James Barnor, AGIP Calendar Model, 1974, Lambda print, 48 x 48 cm, Edition of 10 + 1AP. Courtesy of October Gallery.
Your career as a photographer spans several decades, yet public knowledge of your work is quite recent. What do you feel are the advantages of receiving international recognition later in life?
First, I want to assert that I am overjoyed that my work has been gaining recognition. Last year, I was awarded an Honorary Fellowship by The Royal Photographic Society; I could not have imagined this happening to me in my wildest dreams! I am grateful to God and happy to be alive to enjoy this moment. I have met some nice people along the way and keep learning and sharing. That’s me: I share, or I payback! The thing is that when you have been through hard times, you appreciate change. I hope younger artists will persevere in honing their craft and believe that if it has happened to me, then one day, they will get the recognition they deserve too.
You have witnessed and captured moments of Ghanaian history that would have been lost had you not done so. Which one(s) touched you the most?
I really cherish the moments spent with Kwame Nkrumah after he was released from prison and masterminding the Ghanaian struggle for independence. During that period, I took many intimate portraits of him away from his political life. As I was a photojournalist at the time, I could come and go, and we could spend time getting to know each other. It was such a privilege. Meeting and photographing Mohammed Ali was also a highlight for me.
You recorded the transitional period when Ghanaians led a social revolution towards their freedom from colonial rule. What are your thoughts on the power of photography and the current social protest movements led by Black civilians?
I am so glad to have been around and to have lived through Ghana’s independence and to have had the honour of recording its unfolding history. Looking at how Black Lives Matter, and how civilians have been pivotal to rendering the roadblocks infringing on Black people’s existence, a reality that cannot be refuted, I only have one message to young people: get involved and do not miss a chance to record and make history!
Your practice combines portraiture, photojournalism, fashion, and music photography. What are the key components that need to be present to retain your attention and make you want to immortalise the subject or the moment?
I do not restrict my mind. A certain behaviour, an emotional state can suffice. For example, as a young photojournalist in Accra, I spent a great amount of time covering political affairs at Parliament: I would take pictures of the members of Parliament and when they had visitors, I would seize the moment and ask them to pose. And then I would sell the photo to them [laughs]. But what stays with me is that I became friends with many of them and was invited to travel to their constituencies and learn more about my country and its people.
I also closely followed and photographed the music bands at the time, going to nightspots (like the Weekend-in-Havana, very close to my Ever Young studio in Jamestown). I got to know musicians and got more involved in the music field, which I was particularly interested in. Music was a very important part of my youth; I played the flute and was part of the school band and would have loved to have been a musician in another life. I was also a teacher in a blind school where the kids taught me how to play a bamboo flute.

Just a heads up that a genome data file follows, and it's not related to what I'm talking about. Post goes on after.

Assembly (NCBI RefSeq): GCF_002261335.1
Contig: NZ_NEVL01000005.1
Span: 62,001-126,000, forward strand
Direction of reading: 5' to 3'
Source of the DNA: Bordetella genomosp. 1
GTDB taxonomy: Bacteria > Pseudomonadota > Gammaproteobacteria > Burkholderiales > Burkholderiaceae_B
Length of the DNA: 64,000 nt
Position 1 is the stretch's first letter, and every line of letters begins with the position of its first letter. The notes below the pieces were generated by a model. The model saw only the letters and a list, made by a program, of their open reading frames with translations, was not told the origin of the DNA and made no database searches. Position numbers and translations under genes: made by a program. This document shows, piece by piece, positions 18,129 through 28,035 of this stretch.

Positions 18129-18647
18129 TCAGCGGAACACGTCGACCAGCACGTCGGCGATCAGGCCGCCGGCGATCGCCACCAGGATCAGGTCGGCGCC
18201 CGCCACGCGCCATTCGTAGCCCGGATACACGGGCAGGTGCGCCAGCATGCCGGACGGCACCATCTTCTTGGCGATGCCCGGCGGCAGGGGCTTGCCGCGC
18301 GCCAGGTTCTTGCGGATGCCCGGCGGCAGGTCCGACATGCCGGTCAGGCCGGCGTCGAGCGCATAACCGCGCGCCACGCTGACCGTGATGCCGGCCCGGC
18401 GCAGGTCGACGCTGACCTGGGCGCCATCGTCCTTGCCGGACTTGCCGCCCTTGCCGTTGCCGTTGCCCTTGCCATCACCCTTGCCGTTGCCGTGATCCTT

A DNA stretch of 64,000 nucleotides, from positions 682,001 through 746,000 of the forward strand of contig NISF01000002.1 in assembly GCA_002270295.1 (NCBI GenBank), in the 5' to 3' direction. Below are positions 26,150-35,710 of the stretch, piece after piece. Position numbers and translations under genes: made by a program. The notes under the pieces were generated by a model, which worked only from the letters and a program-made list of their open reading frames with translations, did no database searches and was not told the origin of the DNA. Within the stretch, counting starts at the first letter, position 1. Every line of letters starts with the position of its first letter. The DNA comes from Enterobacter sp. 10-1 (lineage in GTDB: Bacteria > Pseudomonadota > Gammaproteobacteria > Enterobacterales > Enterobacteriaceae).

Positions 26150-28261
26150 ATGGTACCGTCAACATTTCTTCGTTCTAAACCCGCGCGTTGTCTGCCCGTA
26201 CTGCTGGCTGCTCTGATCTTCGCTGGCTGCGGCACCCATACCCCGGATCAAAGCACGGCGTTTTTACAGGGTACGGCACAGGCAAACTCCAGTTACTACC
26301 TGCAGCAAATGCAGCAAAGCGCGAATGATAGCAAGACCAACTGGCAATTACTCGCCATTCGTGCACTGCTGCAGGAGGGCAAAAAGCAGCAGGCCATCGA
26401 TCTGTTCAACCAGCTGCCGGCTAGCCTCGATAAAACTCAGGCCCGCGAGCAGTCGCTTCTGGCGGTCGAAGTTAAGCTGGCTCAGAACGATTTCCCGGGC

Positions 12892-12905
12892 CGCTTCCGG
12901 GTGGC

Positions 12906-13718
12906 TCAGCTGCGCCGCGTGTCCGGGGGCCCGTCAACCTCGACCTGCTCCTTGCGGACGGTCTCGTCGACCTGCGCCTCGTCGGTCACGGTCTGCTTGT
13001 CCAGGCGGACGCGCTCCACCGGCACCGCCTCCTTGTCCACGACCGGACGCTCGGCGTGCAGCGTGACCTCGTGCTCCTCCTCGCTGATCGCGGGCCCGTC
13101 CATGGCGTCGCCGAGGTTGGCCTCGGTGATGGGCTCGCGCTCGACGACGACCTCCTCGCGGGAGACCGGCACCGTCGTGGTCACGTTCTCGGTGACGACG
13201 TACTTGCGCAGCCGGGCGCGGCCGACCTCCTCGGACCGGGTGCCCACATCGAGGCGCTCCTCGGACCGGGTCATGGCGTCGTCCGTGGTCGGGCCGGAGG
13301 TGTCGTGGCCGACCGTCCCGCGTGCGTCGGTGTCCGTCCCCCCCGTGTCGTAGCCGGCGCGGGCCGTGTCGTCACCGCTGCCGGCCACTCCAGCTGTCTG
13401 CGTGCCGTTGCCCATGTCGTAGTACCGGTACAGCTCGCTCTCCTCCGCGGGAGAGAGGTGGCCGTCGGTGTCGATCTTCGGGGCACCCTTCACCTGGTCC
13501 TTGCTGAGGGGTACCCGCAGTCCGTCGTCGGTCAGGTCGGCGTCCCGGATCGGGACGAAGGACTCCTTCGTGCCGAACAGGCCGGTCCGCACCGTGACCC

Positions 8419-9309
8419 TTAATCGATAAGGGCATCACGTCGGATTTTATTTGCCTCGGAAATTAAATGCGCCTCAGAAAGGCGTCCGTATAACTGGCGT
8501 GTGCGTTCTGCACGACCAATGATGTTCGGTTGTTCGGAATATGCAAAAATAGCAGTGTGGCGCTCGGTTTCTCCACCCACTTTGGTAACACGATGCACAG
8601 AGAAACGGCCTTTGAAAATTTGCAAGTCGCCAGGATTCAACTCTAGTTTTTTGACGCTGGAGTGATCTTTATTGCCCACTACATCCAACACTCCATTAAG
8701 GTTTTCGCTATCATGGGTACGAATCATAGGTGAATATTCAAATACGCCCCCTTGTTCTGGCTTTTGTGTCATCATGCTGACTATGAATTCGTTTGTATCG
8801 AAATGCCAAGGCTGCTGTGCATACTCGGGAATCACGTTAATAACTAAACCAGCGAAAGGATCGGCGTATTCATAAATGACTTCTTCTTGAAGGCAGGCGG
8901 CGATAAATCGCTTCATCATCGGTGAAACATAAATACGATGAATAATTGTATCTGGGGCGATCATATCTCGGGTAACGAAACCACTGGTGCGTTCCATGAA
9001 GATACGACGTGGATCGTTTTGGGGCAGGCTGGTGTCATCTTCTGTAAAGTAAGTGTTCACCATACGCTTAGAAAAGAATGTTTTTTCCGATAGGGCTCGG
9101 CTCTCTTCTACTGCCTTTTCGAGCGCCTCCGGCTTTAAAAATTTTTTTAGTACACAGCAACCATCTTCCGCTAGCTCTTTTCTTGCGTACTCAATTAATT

When considering the new generation of contemporary photographers from Africa and its diaspora, what are your thoughts on how they document untold histories of the Black culture, identity, and experience?
I am in awe of what the new generation are able to produce and share thanks to the advancement of technology. They learn so much, so fast! Although I had the privilege to introduce colour photography in Ghana back in the ‘60s, I am jealous that digital photography was not available in my time. They are very lucky!
I do think that inquisitiveness is the key and constant education is vital to get ahead, mature ideas, and open new possibilities. Documenting the Black experience of living is important, it creates togetherness. Meet each other and share ideas and projects. One of my greatest regrets is not to have met my contemporaries such as Malick Sibidé, Seydou Keïta, and many others. It would have been such a joy to have conversations with them about the photography scene in Africa and exhibit together.
I would also add that photographers are not just observers but must involve themselves with their subject matter and bring people together. I have very fond memories of capturing people from all walks of life, having fun during spontaneous gatherings at my Ever Young photo studio which I ran in Accra in the ‘50s. The mission is always the love of giving and serving. Ultimately, this is what nurtures progress.
To view James Barnor’s work in person, book your ticket to 1-54 London 2021 this 14-17 October at Somerset House here.